The corruption issue surfaced again in July 2013 when the Supreme Court pronounced judgement on a PIL protesting that legislators convicted of a criminal offence could continue functioning as legislators as long as they had appealed against the conviction and the appeal was pending. A surprisingly large number of legislators had avoided disqualification because the process of appeals took a long time. The Supreme Court put an end to that practice by pronouncing that, henceforth, legislators would be disqualified immediately on conviction, even if the conviction was appealed in a higher court.
The ruling was prospective, but it posed a threat to Lalu Prasad Yadav who had been elected to the Lok Sabha in 2009, and was an important ally and firm political supporter of Sonia Gandhi. He was being tried on various fodder scam cases pertaining to his years as CM of Bihar and the judgement on one of these cases was expected on 30 September. If convicted, he could be disqualified from sitting in Parliament and standing for elections.
The Government responded to the Supreme Court judgement by introducing a Bill to amend the Representation of the People Act 1951 to give convicted legislators the limited privilege of participating in the proceedings of the legislature but without the ability to vote until the appeals process was completed. The Bill was being considered in the Rajya Sabha but in the face of strong opposition, the Government agreed to refer it to the Standing Committee. As it was unlikely to be passed soon, the Government decided to introduce an Ordinance, which would later have to be ratified by Parliament.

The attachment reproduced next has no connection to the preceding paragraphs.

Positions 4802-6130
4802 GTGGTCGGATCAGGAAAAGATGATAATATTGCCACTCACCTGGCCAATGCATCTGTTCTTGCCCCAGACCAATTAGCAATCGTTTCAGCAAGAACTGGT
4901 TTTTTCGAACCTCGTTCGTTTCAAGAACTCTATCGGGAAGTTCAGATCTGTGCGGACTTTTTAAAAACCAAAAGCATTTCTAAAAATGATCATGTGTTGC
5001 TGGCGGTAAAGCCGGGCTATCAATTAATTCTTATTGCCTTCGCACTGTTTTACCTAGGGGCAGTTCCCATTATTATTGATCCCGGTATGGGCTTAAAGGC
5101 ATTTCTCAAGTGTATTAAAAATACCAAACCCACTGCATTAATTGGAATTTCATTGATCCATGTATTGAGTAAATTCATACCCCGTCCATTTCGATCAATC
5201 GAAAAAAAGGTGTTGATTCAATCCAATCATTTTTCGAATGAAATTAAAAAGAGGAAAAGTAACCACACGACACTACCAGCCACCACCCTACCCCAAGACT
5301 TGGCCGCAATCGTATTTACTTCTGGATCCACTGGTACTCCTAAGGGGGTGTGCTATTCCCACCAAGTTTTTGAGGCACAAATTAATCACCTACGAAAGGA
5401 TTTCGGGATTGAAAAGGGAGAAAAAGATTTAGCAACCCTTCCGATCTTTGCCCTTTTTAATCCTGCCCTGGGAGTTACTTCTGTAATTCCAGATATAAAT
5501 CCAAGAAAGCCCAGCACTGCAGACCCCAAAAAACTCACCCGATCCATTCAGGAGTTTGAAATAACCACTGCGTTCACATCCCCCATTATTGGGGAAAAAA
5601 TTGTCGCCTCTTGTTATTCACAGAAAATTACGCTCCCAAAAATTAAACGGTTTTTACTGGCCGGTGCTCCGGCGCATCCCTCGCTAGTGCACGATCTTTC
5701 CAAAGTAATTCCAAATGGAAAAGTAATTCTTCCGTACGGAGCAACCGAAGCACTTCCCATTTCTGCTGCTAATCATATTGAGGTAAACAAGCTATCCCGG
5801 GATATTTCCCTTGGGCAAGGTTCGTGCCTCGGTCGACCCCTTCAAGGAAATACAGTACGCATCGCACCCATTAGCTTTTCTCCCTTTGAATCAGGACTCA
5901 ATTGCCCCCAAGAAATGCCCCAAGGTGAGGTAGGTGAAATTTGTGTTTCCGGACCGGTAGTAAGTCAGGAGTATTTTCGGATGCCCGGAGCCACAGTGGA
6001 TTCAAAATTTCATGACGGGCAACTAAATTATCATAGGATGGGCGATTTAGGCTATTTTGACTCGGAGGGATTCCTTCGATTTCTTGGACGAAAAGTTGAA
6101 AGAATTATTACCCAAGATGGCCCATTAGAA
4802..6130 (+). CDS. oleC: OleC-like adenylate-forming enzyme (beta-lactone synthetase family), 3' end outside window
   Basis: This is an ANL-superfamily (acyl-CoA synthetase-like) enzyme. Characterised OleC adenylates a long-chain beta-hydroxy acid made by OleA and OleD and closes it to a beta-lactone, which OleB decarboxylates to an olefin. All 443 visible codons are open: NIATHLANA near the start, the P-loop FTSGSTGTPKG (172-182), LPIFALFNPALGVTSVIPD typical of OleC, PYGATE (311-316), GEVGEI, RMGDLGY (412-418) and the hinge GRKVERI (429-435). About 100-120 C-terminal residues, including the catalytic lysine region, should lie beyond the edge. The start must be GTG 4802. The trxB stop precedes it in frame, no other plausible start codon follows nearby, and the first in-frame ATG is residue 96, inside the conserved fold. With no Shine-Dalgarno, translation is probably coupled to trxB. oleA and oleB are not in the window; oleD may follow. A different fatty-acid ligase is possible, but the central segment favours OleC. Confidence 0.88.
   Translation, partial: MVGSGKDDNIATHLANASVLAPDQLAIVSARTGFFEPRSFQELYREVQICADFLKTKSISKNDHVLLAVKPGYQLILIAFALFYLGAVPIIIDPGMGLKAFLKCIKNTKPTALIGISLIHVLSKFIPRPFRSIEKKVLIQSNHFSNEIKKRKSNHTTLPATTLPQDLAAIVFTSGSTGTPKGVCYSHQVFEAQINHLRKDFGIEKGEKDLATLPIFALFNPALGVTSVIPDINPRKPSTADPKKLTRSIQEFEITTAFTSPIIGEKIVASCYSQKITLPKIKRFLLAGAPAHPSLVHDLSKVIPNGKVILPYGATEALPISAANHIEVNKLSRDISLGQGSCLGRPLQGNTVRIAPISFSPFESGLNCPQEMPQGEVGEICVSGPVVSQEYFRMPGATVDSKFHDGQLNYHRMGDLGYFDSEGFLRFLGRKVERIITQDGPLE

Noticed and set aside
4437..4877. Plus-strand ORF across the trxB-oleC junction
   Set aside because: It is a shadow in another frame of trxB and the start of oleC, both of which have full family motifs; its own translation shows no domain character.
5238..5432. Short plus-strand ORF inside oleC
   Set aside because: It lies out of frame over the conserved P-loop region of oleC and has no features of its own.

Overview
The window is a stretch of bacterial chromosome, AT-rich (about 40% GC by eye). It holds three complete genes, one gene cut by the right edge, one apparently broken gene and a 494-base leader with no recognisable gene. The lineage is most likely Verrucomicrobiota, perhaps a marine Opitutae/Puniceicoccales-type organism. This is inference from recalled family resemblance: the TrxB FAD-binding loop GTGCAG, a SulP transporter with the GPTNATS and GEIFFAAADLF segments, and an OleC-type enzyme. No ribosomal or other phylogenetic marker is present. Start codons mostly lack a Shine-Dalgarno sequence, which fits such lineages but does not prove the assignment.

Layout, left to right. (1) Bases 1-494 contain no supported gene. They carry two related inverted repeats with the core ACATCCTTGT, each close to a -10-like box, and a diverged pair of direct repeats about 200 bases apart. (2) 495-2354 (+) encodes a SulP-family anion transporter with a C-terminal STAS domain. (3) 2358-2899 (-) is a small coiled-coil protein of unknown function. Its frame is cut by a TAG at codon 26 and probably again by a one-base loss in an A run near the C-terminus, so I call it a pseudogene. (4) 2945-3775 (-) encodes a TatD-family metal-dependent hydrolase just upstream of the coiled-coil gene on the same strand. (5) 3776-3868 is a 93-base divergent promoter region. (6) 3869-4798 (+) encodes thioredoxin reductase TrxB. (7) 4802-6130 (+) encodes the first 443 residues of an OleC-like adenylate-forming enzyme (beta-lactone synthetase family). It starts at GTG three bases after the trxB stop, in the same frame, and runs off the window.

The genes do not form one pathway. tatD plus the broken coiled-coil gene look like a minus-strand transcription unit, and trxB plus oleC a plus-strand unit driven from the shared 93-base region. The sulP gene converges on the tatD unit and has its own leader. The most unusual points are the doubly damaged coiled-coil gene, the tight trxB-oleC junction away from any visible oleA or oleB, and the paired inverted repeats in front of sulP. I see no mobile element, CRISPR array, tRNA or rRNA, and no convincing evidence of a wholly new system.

The case for the proposed amendment was that politicians were vulnerable to politically motivated charges and the system could be manipulated to secure a conviction at the local level. Justice could only be assured by appealing to a higher level, but the process took so long that disqualification on first conviction was felt to be too strong. That said, resorting to an Ordinance could only be justified by some element of urgency, and the only urgency was the impending judgement in the Lalu’s case. The decision to move for an Ordinance was strongly criticized by the opposition even as it was vigorously supported by senior members of the cabinet.
At this stage, Congress Vice President Rahul Gandhi took an unusual step. The party has organized a press briefing on 27 September to explain the rationale for the Ordinance. Rahul made an unscheduled appearance at the briefing and announced that he was personally opposed to the Ordinance. He referred to it as ‘a piece of nonsense that should be torn up’. He went on to say it was the sort of compromise with corruption that all parties resorted to, but it was time to stop.
Many young people approved of Rahul’s stand. However, leading members of the BJP asserted that the Congress vice president had demeaned the office of the PM, who was on an official visit to the US, and called upon Dr Manmohan Singh to resign. The press had a field day presenting Rahul’s action as a direct attack on the authority of the PM. The latter was in New York at the time and issued a characteristically mild statement that the Congress vice president had written to him expressing his views, and the matter would be discussed in the cabinet on his return.
AN IMPORTANT FAULT LINE EXPOSED